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Green as the sky is blue
Penguin Random House
Having previously read one of Venter’s books in Afrikaans, a book with the title Ek stamel, ek sterwe, which was translated into English as My beautiful death, I expected similar themes, such as homosexuality and homesickness, to feature in Green as the sky is blue. Maybe not so much homesickness as that the characters in Venter’s novels often exhibit a love/hate relationship with South Africa. And it was so again in this book; however, unlike with Ek stamel, ek sterwe, I experienced this latest book as much “lighter”. This is most likely due to the fact that unlike in Ek stamel ek sterwe, the theme of HIV/Aids does not feature in Green as the sky is blue.
This book will certainly, however, raise some eyebrows and specifically for one reason – the graphic gay sex scenes in the book, of which there are plenty. One can safely say that the book is an exploration of gay sex, and the main character, Simon Avend, grapples with sexuality throughout the book. Simon tries to understand why he experiences what he experiences. But he arrives at no answer at the end. This links up with the title of the book, which alludes to the fact that in the Xhosa language there apparently is no word for the colour blue. In the process of Simon’s grappling with his experiences, an important aspect of the book is the role of psychology. Every chapter is followed by a visit that Simon has with his psychologist, one doctor Spiteri, who is a therapist but is also fighting her own demons. Simon’s troubled relationship with South Africa is mirrored by his relationship with his mother. In one chapter he takes a visit to Jeffrey’s Bay, where his mother is retired, and in another, his mother visits him in Australia. The book ends with Simon cancelling his visits to his therapist.
The title reminded me of the famous linguists Sapir and Whorf, who postulated that humans are in a way controlled by the languages that they speak. They are bound by the limits and boundaries of their languages. Every conceptualisation also places a limitation. This is the power and danger of words, and the reason we must treat words so carefully. There certainly are experiences where language fails us when we want to express them. But in Green as the sky is blue the language of Xhosa in addition also again speaks to the troubled relationship of Simon with his homeland, in particularly his upbringing on a cattle farm in the Eastern Cape. The book is, however, set on different continents – Africa, Asia and Australia – with Simon always traveling and having different sexual experiences. But despite all the travelling, the South African connection always stands central to his identity and who he is.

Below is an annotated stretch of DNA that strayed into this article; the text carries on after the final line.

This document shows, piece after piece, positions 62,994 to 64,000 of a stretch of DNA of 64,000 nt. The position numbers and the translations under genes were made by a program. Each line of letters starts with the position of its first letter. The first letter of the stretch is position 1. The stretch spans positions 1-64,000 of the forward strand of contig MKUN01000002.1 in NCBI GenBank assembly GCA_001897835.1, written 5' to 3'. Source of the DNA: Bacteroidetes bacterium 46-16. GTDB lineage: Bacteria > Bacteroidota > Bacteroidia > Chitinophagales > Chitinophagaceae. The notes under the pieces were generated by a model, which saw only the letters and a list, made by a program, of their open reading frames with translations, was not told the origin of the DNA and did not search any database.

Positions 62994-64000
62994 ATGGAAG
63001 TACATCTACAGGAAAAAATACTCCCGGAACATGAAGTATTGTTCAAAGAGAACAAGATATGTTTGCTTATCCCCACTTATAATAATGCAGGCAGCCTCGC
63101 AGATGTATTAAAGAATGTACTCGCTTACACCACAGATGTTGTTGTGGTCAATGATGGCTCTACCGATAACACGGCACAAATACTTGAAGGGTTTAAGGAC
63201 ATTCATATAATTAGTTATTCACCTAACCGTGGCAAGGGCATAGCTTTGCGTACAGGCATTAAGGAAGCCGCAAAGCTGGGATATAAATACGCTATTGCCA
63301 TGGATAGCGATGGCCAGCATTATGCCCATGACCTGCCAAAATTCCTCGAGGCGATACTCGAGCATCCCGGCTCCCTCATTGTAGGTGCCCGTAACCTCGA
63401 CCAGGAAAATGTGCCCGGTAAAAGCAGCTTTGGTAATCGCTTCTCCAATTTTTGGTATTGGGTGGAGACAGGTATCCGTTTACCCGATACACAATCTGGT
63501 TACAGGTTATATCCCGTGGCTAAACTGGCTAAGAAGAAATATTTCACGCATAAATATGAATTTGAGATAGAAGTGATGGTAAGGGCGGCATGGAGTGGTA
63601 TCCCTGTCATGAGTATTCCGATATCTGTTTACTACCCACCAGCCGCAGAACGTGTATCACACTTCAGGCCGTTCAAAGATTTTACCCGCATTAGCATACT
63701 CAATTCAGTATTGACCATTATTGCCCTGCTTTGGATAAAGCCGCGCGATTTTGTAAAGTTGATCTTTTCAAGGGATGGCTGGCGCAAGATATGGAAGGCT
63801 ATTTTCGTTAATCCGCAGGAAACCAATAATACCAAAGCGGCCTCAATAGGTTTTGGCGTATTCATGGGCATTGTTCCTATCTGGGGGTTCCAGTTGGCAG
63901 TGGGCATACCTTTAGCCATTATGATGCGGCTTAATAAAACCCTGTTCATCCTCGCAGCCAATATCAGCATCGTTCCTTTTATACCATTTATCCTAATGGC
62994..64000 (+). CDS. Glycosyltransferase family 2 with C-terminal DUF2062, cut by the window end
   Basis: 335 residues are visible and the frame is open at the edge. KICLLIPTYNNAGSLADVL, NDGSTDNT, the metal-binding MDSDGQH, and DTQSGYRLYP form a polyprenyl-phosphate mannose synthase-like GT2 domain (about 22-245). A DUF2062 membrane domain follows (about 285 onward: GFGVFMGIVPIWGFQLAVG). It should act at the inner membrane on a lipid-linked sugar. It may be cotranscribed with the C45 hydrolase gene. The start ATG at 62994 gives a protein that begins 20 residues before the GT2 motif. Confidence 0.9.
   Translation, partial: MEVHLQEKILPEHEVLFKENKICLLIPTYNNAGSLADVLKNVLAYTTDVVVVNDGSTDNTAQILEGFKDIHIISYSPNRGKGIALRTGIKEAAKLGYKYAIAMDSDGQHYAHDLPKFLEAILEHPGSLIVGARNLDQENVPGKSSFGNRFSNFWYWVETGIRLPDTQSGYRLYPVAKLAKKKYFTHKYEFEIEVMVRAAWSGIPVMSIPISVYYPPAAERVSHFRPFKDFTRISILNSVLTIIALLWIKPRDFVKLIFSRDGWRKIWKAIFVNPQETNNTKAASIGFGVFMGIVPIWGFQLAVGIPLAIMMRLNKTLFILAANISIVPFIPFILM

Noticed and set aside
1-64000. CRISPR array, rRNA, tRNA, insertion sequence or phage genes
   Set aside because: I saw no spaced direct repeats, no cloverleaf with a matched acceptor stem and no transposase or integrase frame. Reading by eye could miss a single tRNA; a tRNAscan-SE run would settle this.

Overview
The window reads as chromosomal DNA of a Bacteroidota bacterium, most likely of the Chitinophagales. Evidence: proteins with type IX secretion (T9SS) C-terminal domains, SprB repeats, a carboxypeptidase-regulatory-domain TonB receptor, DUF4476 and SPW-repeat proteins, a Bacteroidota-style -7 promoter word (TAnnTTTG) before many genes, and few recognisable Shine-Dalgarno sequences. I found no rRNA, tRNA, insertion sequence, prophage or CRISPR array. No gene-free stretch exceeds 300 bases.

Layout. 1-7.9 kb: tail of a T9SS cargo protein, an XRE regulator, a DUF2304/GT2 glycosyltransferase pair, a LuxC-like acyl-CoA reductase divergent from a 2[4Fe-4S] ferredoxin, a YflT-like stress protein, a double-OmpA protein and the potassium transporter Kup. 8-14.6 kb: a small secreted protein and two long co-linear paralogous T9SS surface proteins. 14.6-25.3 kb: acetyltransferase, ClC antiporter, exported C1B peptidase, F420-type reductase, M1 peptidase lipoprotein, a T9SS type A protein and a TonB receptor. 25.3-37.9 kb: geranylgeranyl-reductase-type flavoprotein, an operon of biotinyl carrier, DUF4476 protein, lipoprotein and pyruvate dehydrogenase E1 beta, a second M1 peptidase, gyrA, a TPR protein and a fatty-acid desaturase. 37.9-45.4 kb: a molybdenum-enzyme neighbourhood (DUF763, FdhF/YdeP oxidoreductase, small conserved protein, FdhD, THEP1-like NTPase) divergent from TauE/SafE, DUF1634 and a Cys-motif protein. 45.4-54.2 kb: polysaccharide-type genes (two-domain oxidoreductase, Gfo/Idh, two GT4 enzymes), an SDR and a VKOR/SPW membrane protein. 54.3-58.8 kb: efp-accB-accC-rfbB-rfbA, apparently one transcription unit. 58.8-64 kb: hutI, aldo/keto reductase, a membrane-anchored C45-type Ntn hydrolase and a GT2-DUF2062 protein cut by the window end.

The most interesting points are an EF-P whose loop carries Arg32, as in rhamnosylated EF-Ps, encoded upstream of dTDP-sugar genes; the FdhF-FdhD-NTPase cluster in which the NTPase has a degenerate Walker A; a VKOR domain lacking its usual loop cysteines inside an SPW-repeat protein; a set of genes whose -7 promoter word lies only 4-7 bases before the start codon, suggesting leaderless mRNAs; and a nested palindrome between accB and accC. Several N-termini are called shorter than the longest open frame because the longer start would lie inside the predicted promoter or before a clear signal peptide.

Despite a lack of motivation to get going with this title, once I started, the book turned into quite a page turner. It does not drag on forever on the same tune as some books do. It is quite fast-paced and there is not a big confusing pool of characters as one find in many books. Venter is a gifted author and has a way with words. The narrative jumps between the first person and the third person telling. Simon’s visits to his therapist are all narrated in the third person, while the rest of the story is told directly by Simon. There is enough variation to keep the book interesting, and I have to conclude that Green as the sky is blue is a thoroughly enjoyable book. The book also had a nice feel of Zen Buddhism to it, in the way that Simon concludes that some things are just beyond expression, that it is what it is and that one must flow with life and not always resist by overtly abstract reasoning.